Free Time

So far – three days in – Colombia has felt almost disturbingly…natural. It’s very similar to Ecuador, with the same Latin American flavor characteristic to Guatemala as well. Street dogs, corrugated metal, food vendors, traffic, buses, pollution – it feels like home. I’m trying to have “no expectations” as our WorldTeach directors are urging, to accept everything as a surprise and a novelty, but instead of stepping out of my comfort zone, I jumped headfirst into  it – until we step into the classrooms at least. I mean, there are GRANADILLAS, only the best fruit in the world. How could I not be content here?

Orientation just started on Thursday and it will be an exhausting 2.5 weeks. We have intense TEFL (Teaching English as a Foreign Language) training, lessons in culture and safety, Spanish classes and miscellaneous errands like setting up bank accounts and ID cards. We’re staying at a retreat center called Santa Cruz in a little town called Cota outside of Bogota. It’s sort of a big country home with a large open area for dining surrounded by small bedrooms (in which we’re packed summer-camp style) and other rooms where we have meetings and class.

The other people in my WorldTeach group, about 36 in total, are amazing. Everyone has traveled to incredible places and accomplished spectacular things. It’s a stretch for me to be socializing and surrounded by people almost 24/7 but I know there are some really great friends in this group. Half of us will stay in Bogotá and other interior cities while the rest will take off for the coast at the end of orientation My school is actually located in a suburb to the north of the city called Tabio – other than that, I don’t have much information. I’m getting very excited and intimidated about teaching. Right now we’re in this orientation bubble where we can barely unpack, happy to get to know everyone but anxious to get to our living and teaching sites.

There are no pictures because Andre came out of hiding for the first time this morning.

Quito crew, did I mention the granadillas? And BonIce. That’s all I really need in life.

Blast off.

Thank yous.

Boys and the entire Danbury crew for putting up with me.

Coworkers and bosses at AIFS for a great ten months.

Gunner for snugs and not eating anything important.

Teagan, Brianne and Paul for the dinners and company.

Everyone (players, parents, coaches) involved with Westport Field Hockey.

Sue and Paul for adopting me after the disgusting Halloween snow power outage.

Teachers and students in the Danbury High School ESL classes.

Family around the globe.

Volkswagen “Babycar” Cabrio, thanks for the awesome gas mileage, and for always breaking down when I could safely and conveniently pull over.

Friends – thanks for the couches, the weekends, the drinks, the calls, texts, emails, the perspective, the great times. You guys rock.

Just about anyone I’ve been in contact with this past year, particularly this crazy fall…thanks. It was a blast.

After 4:53 pm tomorrow, I’m out. We have three weeks of orientation outside Bogota with limited internet and whatnot, so consider this a brief blog hiatus. I have a billion more things to say and hopefully I’ll get them into words sooner or later. Nervous? Nahhh. I’m about to enter my comfort zone, not leave it.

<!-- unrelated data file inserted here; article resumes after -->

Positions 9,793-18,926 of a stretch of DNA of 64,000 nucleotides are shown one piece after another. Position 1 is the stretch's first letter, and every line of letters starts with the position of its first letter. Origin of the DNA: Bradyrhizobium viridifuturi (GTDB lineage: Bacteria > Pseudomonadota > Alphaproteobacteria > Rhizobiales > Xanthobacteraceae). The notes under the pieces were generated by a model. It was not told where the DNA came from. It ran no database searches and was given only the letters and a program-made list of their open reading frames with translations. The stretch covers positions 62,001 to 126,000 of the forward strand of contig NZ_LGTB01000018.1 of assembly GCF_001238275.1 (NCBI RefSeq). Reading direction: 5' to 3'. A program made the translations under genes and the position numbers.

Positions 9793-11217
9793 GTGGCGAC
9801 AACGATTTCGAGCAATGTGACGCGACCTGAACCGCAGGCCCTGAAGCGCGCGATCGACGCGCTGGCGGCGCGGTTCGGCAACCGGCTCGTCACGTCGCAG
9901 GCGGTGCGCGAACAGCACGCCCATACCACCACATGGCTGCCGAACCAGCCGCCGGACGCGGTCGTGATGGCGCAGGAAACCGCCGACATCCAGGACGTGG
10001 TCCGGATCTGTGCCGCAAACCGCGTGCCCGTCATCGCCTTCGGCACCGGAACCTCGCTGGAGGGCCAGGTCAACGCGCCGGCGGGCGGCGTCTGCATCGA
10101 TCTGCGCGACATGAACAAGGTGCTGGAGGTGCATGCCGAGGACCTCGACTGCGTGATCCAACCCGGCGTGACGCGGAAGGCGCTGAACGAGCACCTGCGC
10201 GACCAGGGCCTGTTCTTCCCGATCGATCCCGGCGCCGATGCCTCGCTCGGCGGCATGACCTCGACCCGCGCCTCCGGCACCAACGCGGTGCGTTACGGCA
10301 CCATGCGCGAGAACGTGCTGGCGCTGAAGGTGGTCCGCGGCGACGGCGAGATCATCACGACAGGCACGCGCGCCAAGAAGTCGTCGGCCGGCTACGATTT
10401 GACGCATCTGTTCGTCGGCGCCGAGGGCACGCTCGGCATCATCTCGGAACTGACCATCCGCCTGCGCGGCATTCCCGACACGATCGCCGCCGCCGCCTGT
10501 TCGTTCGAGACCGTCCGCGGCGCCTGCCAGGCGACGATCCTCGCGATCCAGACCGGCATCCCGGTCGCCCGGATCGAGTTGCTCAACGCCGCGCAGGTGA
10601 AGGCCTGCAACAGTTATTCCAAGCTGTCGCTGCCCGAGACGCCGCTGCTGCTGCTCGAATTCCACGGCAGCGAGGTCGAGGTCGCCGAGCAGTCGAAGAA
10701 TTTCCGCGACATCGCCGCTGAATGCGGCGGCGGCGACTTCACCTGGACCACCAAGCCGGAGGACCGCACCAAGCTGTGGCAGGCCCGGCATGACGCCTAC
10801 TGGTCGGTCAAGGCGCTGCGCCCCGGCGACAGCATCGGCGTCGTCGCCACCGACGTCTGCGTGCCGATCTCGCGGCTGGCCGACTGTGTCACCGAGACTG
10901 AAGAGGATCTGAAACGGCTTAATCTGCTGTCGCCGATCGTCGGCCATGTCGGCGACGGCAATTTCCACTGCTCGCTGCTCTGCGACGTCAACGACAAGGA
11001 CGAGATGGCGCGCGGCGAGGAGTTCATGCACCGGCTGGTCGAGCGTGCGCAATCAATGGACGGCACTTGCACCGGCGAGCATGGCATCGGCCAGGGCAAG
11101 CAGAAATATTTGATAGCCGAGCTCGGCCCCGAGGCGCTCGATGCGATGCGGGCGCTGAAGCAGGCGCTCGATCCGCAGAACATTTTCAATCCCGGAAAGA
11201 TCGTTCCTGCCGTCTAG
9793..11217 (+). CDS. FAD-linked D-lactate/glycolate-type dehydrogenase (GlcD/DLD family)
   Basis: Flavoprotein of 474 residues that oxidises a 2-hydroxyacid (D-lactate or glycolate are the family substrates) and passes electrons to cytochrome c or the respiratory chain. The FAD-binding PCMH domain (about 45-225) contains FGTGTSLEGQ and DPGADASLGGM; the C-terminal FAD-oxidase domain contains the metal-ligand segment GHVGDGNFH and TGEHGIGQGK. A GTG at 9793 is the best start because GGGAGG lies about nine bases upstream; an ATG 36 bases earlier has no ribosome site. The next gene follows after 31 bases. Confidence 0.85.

A little Kerouac to keep you going:

“But why think about that when all the golden lands ahead of you and all kinds of unforseen events wait lurking to surprise you and make you glad you’re alive to see?”

and

“What is that feeling when you’re driving away from people and they recede on the plain ’til you see their specks dispersing? – It’s the too-huge world vaulting us, and it’s good-bye. But we lean forward to the next crazy venture beneath the skies.”

Colombia awaits.

From Within the Whirlwind

By the time I post this, it will be midnight, and 24 hours until January 4th. That’s the crazy day wayyyy off in the future when I get to go to one of my favorite locations (the airport) and hop on a big ol’ Delta machine headed south. Am I ready? Mentally, I’ve been ready since about five years ago. Logistically, I really hope that I at least leave the house with my passport. Packing for a year abroad and moving back home in the same 3 days is NOT recommended. Also we recently acquired a Wii, and it is not at all conducive to productivity.

In the midst of completely not preparing for Colombia, I decided I had a serious deficit of friend time, so a little [12+ hour roundtrip] car ride was in order – down to DC for some quality Windham lovin’. Some of my absolute favorite people congregated in Alexandria for New Year’s Eve to act like complete weirdos, make fun of each other, dance, drink and leave all filters and boundaries behind. Living so far from friends isn’t always easy, but it definitely makes the reunions…special.

Never forget your safe word.

It was also a great opportunity to do some fundraising for my trip. While other WorldTeach volunteers host fundraising parties and events, I just sat on the floor and had money thrown at me. Literally. The quarters hurt.

There's nothing like sitting on the floor as your friends degradingly fling coins at you.

I think the hole-y hobo tights I tried to wear the night before set off their pity (generosity?) but hey, girl’s gotta pay tolls.

Classy folk having a chuckle

C.S. Lewis wisely said, “Friendship is born at that moment when one person says to another, “What! You too? I thought I was the only one.” That couldn’t sum up my best friendships more and I’m so very lucky to have them.

Now it’s officially January 3rd, so January 4th is tomorrow? That’s weird. If you’ll excuse me, I have to unpack and repack my bags 7 more times before I can sleep.